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Posted on Thu, Feb. 28, 2002
Pizza delivery may have been ambush
SUSPECT LATER FOUND DEAD
By Sean Webby and Lisa Krieger
Dr. Tanya Holzmayer, a pioneering scientist, was surprised Wednesday night to find a Domino's Pizza deliveryman at the front door of her Mountain View home.
Moments later, a former colleague appeared out of the dark, shot her dead and ran off, police said.
Guyang ``Matthew'' Huang called his wife in Foster City with the news: I just killed my ex-boss. Now I'm going to kill myself.
Within an hour, a jogger found Huang's body off a path near the San Mateo Bridge. A cell phone was in Huang's pocket and a .380-caliber handgun lay near his hand.
Investigators on Thursday were just beginning to put together the details of the deadly nexus between the two immigrant scientists.
``It looked like an ambush,'' said Mountain View Police spokesman Jim Bennett. ``He may have used the pizza to lure her out.''
A former colleague of both Holzmayer and Huang thinks he knows the motive: Holzmayer fired Huang from his job at PPD Discovery, a biotech company in Menlo Park, according to Dr. Igor B. Roninson.
``She told me she got orders from senior management to fire him,'' said Roninson, a genomic scientist with the University of Illinois-Chicago and a consultant for PPD. ``She had to fulfill those orders, but was very upset. She had no choice, no options.
``But this is a year later!''
A company spokeswoman said Huang left PPD in June, but she wouldn't confirm that he was fired. Neither Huang nor Holzmayer were still with the company. Holzmayer had quit in December to start her own biotech venture.
Both Holzmayer, 46, and Huang, 38, were highly regarded in genetics.
She was a Russian-born genomic scientist who had co-invented a tool that has helped find hundreds of molecular targets to combat cancer and HIV. He was a brilliant scholar -- scoring 11th out of 230,000 students on his college entrance exams in China -- and an activist who fought for reform in his homeland once he came to the United States to study in 1986.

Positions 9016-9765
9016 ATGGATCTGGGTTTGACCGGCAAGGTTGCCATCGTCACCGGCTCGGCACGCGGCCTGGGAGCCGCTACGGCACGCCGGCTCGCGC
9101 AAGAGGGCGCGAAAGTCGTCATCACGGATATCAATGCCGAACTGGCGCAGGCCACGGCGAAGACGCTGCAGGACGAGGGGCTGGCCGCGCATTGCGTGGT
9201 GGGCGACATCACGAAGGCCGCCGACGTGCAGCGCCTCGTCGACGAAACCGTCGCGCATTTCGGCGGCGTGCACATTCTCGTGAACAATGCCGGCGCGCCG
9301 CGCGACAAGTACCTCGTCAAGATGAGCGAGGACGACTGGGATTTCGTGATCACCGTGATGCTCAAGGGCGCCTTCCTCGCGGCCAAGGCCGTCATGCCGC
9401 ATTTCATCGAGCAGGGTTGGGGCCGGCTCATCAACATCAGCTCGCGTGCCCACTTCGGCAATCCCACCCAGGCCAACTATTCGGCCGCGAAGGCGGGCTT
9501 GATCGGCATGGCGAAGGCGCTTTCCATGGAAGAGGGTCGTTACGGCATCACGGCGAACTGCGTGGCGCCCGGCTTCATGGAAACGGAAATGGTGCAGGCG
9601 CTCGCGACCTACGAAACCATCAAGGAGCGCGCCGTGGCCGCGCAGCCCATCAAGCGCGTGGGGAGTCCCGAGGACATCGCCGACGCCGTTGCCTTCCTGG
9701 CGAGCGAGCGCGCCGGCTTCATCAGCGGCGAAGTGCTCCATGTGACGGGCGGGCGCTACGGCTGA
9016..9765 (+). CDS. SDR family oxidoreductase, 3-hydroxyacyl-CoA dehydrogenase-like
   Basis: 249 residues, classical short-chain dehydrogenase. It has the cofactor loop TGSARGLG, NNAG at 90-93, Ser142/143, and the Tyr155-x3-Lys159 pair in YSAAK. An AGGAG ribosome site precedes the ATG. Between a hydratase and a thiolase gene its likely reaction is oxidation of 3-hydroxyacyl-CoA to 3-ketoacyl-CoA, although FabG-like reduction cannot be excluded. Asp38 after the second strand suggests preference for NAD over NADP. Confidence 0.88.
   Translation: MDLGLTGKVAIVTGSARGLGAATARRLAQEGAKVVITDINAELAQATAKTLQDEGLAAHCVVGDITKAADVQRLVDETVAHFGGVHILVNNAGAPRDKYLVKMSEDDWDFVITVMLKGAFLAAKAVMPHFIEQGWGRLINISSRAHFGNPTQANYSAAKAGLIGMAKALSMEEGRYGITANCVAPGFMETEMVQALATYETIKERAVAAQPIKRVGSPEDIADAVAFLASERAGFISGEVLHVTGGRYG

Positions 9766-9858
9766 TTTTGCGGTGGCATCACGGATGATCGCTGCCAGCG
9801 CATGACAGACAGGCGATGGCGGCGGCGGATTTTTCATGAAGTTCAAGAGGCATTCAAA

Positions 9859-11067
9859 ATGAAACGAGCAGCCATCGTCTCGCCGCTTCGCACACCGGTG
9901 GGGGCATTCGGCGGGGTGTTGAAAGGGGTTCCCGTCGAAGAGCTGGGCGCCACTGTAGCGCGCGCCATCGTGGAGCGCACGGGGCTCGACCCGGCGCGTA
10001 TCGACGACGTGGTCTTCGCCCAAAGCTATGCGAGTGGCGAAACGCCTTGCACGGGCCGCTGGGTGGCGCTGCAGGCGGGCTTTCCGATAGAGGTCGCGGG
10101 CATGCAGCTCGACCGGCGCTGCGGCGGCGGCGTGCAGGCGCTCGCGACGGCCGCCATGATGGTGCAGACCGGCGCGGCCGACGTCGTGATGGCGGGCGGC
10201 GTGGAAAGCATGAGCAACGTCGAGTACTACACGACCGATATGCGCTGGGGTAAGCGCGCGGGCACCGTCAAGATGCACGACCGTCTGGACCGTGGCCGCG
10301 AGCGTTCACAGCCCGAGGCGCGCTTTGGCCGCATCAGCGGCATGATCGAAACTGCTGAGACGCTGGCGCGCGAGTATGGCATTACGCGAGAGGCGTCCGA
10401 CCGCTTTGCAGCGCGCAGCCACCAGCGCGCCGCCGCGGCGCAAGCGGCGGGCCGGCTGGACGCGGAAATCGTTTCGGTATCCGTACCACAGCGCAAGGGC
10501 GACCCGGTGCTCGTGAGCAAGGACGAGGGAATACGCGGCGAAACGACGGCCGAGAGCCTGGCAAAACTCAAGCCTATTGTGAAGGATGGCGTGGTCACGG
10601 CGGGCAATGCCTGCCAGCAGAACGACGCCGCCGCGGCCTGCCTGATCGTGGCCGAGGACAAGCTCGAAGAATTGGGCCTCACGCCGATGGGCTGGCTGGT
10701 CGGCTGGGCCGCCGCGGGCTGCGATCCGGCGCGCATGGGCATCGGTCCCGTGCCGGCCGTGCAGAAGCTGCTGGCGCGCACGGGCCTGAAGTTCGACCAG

Outside of the company's Menlo Park office on Thursday, puffy-eyed employees gathered in small groups but shook their heads when approached by a reporter.
On Wednesday, just past 8:30 p.m., the Domino's deliveryman had pulled up to Holzmayer's home on Windmill Park Lane. Holzmayer and her teenage son were inside when the doorbell rang. She told the deliveryman that she hadn't ordered a pizza, according to Mountain View police.
Huang appeared from behind the deliveryman. He shot Holzmayer several times at close range in the chest and head, police said. As Holzmayer fell in her doorway, Huang ran to a Ford Explorer and drove away.
Police said the deliveryman witnessed the shooting but was not involved. A Domino's spokeswoman said the driver wasn't hurt, but would be offered counseling and time off.
Just a few doors away, the Brogan family heard the shots, then the tires screeching, and saw the deliveryman running in a panic. After calling 911, Evan Brogan went with his mother, Micheline, a nurse, to their neighbors' home. Holzmayer was lying in her doorway with no pulse.
``We were just trying to help. But she was gone,'' Evan said.
Less than an hour after the shooting, Huang called his wife, according to Foster City Police Capt. Craig Courtin. He told her about the shooting and that he was going to kill himself, police said. He told her he was near their home by the bay. Then he hung up.
Huang's wife called 911, and Foster City police used search dogs to comb the area. They ran into a jogger who had seen Huang's body lying off the walkway that locals call ``The Levee.'' He had fired a single bullet into his head, according to Robert Foucrault, San Mateo County's acting coroner.
Soon afterward, police interviewed Huang's wife, whom they wouldn't identify. She said she believed that her husband had killed Holzmayer and told them where they both had worked.
People who answered the door Thursday at Huang's apartment declined any comment.
Holzmayer and her family came to the United States in 1989, according to Roninson, a classmate of hers at Moscow State University in Russia.
She was an intellectual, he said, torn between becoming a classical pianist or a scientist. She chose genomics over her beloved Chopin, focusing on helping create new drugs that interfere with replication of the virus that causes AIDS.
Until December, Holzmayer had served a four-year tenure as senior vice president of genomics for PPD Discovery, a division of PPD Inc. of Wilmington, N.C. It was at PPD Discovery that Holzmayer met Huang, who began working as the firm's director of molecular biology and bioinformatics in early 2000.
Roninson said Huang ``gave a perfectly normal, charismatic impression.''
Holzmayer told Roninson two weeks ago that she had just received funding for her new start-up venture to use modern methodologies to develop new drugs.
``She said she had never felt so happy in her life.''
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